Self-styled 'Apostle' seeks converts to 'Made in Ghana' goods
Apprentices work at the Apostle Safo Technology Research Centre in Gomoa Mpota, Ghana, on February 12, 2014 - by Chris Stein
The West African country has seen a rise of eager consumers on the back of strong economic growth, fuelling greater demand for cars, computers and mobile telephones.
Few -- if any -- of the products are made in Ghana or anywhere else in Africa but that could all change if Kwadwo Safo has his way.
For decades, Safo's company Kantanka has been producing prototype sport utility vehicles, televisions, switchboards and even robots, incorporating local woods and traditional patterns into their designs and showing them off at yearly exhibitions to much fanfare.
Experts are sceptical that locally made cars would be able to compete with the over 100,000 cheap used vehicles that are imported every year.
Yet to many Ghanaians, Kantanka offers a glimpse of a Ghana that relies on more than gold, cocoa and oil to bolster its economy, which is already the second largest in West Africa.
So confident is Safo in Ghana's ability to sustain heavy industry that he plans to open a car factory sometime this year and launch his "Made in Ghana" vehicles into commercial production.
His followers hope the "Apostle", as Safo is known, can put Ghana and Africa on the map as car manufacturers.
Once Safo has perfected his technology, "his dream is to extend to the whole of the continent," said Alfred Akutteh, a technical officer at the Apostle Safo Technology Research Centre.
"And that's why he's saying he's the 'Star of Africa'."
- SUVs, attack helicopters -
From the computers in offices to the cars on the roads, Ghana is dependent on imports for most of its vehicles and equipment.
That dependence, coupled with rising inflation and a downturn in world gold prices, contributed to the cedi currency losing nearly a quarter of its value last year, despite an economic growth rate of more than seven percent.
Ghana's President John Dramani Mahama made domestic production of staples such as poultry, rice and tomatoes a centrepiece of his State of the Nation address last month.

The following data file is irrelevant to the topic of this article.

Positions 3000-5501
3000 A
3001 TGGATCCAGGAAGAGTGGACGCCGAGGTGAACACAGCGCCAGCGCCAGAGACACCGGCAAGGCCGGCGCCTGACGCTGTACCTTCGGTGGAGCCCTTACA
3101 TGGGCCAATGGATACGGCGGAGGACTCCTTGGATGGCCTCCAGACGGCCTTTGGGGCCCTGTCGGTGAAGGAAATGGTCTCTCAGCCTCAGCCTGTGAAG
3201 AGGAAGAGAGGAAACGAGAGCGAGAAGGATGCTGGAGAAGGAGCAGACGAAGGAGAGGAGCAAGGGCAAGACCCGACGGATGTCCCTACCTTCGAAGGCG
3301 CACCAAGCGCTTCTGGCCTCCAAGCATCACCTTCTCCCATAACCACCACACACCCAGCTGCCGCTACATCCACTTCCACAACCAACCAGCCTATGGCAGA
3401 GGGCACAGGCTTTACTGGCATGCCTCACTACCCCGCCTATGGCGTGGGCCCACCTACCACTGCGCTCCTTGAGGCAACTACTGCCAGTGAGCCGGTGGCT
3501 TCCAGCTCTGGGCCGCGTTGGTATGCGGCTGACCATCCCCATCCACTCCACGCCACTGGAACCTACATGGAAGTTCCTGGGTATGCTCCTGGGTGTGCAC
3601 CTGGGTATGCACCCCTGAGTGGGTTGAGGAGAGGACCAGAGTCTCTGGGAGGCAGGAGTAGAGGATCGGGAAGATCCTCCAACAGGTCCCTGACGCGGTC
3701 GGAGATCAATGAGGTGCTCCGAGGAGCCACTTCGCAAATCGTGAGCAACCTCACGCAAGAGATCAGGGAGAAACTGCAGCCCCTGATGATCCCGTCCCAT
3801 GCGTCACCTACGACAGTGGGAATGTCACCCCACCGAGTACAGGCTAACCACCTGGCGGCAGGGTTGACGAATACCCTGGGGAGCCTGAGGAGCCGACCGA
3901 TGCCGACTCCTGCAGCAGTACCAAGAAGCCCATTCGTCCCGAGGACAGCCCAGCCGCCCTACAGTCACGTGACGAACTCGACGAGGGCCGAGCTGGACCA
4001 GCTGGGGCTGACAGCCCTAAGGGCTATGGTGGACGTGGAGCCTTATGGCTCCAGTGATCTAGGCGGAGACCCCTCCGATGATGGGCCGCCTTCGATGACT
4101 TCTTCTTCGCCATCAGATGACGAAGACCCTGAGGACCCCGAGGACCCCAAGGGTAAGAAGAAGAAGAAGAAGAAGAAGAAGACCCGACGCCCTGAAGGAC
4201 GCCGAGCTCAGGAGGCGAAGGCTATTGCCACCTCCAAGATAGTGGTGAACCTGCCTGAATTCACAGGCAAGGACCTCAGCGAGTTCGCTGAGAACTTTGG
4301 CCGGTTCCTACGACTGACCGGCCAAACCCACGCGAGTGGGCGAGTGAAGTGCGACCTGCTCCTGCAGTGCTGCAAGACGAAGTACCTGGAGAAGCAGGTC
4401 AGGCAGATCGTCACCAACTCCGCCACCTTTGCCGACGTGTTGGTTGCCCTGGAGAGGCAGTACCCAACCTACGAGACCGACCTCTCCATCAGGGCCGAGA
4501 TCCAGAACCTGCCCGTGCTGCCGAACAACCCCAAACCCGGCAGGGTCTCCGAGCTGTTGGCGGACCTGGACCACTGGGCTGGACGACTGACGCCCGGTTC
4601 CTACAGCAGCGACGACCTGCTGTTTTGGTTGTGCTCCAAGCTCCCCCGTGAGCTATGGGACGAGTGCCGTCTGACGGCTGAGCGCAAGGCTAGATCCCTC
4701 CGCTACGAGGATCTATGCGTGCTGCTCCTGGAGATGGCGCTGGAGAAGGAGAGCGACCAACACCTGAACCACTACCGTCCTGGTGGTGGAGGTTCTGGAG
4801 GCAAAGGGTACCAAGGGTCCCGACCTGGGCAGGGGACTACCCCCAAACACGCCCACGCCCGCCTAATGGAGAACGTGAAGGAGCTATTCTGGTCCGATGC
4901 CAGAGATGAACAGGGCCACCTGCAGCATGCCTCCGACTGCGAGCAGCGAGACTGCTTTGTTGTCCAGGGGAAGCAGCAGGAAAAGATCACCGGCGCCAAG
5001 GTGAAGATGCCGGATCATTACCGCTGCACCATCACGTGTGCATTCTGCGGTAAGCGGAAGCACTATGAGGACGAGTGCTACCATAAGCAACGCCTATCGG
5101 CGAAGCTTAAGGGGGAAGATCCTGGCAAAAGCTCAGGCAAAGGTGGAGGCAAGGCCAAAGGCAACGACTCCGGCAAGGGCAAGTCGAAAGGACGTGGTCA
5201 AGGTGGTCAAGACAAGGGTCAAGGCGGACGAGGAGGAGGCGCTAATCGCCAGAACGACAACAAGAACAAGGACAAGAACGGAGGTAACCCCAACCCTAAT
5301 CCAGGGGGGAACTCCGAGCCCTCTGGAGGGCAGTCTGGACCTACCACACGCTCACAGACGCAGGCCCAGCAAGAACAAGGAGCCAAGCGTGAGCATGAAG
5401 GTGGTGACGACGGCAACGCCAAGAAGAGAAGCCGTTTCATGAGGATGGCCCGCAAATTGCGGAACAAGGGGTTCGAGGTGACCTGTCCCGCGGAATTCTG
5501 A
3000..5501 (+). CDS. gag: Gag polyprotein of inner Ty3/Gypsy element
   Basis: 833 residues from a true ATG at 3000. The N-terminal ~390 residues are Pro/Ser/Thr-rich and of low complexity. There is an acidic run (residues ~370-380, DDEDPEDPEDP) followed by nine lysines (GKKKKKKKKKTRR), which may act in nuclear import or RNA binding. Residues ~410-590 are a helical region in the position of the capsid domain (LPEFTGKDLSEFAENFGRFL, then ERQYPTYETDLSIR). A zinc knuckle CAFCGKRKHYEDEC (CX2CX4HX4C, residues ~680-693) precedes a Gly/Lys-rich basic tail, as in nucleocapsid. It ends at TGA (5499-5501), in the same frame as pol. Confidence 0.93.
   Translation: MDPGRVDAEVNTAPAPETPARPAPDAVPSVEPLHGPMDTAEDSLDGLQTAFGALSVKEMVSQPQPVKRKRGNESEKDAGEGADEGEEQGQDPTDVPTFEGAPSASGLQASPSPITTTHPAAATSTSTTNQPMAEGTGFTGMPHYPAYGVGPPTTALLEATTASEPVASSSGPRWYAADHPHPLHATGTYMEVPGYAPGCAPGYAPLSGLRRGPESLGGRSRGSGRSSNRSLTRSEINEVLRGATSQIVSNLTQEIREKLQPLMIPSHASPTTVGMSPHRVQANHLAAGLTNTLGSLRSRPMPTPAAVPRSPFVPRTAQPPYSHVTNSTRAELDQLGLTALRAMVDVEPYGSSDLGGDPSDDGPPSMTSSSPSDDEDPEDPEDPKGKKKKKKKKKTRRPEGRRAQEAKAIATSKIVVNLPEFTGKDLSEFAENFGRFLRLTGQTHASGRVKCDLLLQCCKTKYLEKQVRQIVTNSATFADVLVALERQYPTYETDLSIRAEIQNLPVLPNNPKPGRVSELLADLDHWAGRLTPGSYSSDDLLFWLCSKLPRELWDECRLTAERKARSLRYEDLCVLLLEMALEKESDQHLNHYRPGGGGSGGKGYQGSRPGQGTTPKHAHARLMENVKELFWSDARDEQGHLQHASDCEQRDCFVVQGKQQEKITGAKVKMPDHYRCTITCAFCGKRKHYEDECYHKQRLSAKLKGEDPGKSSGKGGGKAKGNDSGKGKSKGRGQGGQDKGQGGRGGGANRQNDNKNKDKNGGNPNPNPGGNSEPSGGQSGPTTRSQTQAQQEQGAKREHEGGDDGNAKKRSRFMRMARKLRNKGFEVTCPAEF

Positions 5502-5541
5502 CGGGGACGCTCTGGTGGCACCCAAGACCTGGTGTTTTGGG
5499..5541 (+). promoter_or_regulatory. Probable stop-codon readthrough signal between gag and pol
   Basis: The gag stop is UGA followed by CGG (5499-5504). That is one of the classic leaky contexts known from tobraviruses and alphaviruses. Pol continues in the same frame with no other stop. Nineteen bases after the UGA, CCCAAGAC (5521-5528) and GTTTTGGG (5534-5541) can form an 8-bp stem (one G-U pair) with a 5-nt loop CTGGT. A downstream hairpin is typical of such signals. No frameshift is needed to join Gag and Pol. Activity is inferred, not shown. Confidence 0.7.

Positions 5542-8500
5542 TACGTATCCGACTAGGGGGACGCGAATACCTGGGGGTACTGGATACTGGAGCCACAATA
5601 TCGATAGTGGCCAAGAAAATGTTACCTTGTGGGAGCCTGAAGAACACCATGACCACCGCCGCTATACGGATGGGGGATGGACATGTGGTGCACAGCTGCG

But Safo and his band of followers believe Ghana is capable of producing more than just its own foodstuffs -- and should think bigger.
The Apostle Safo Technology Research Centre is located near the village of Gomoa Mpota, some 60 kilometres (37 miles) west of the capital Accra.
About 250 apprentices spend their days working on everything from an attack helicopter to a sport utility vehicle that is started by pushing a button on a gold watch.
Most of the products are prototypes and few ever leave the centre.
Apprentices produce two to three car engines a year, Akutteh said, but the new factory will make three to four cars a day when finished.
- 'An African visionary' -
Safo spent much of his early career as a welder before getting into inventing, recalls Kwabena Frimpong-Boateng, a long-time friend. Despite repeated attempts by AFP Safo himself was not available for an interview.
First came switchboards and voltage stabilisers, then cars, starting with a replica of a Mercedes Benz sedan which now lies covered in dust beneath a tree at the research centre.
Alongside Safo's invention work are his 137 churches -- and a carefully cultivated image as a man of God and a pan-African hero.
"He sees himself as the saviour of Africa. That is his style," said Frimpong-Boateng.
Portraits of a smiling Safo sporting sunglasses can be found in the places of worship as well as on the walls of his research facility and even on the side of his SUV prototypes.
Church members make up the bulk of his apprentices, who work without pay in exchange for room and board. Some get a scholarship to further their education at university.
"Working with the Apostle is actually an experience everyone would want to have," said Nyan Saba Safo Kantanka, a Safo godson who has worked at the factory for five years.
"Looking at the Apostle's vision, being the father of Africa, we all have a role to play, helping him and helping Ghana and Africa put its name on the world map."
- Tough market to crack -
Money from a stone quarry, clinics, schools and a bus company sustains Kantanka's operations, said Akutteh.
But industry experts say he faces an uphill battle to make gains in an auto sector which sees about 12,000 new and 100,000 second-hand cars imported into Ghana every year.
"The market will be a big challenge," said Abdul-Somad Alhsssan Musah, chairman of the Association of Ghana Industries automotive sector.
While many key components such as glass, tyres and brake callipers are imported, one way Kantanka distinguishes his products is by blending Ghanaian materials and culture into its goods.
Locally made wood is used to make the car dashboards while Akan -- a language widely used in Ghana -- is written alongside English on the electronics.
Akan is also spoken by a prototype robotic door guard.
"Apostle has been an inspiration to me," said Nana-Ama Safoa, an apprentice who works in the centre's foundry.
"(I see) him as an African doing what is not believed to be done by Africans."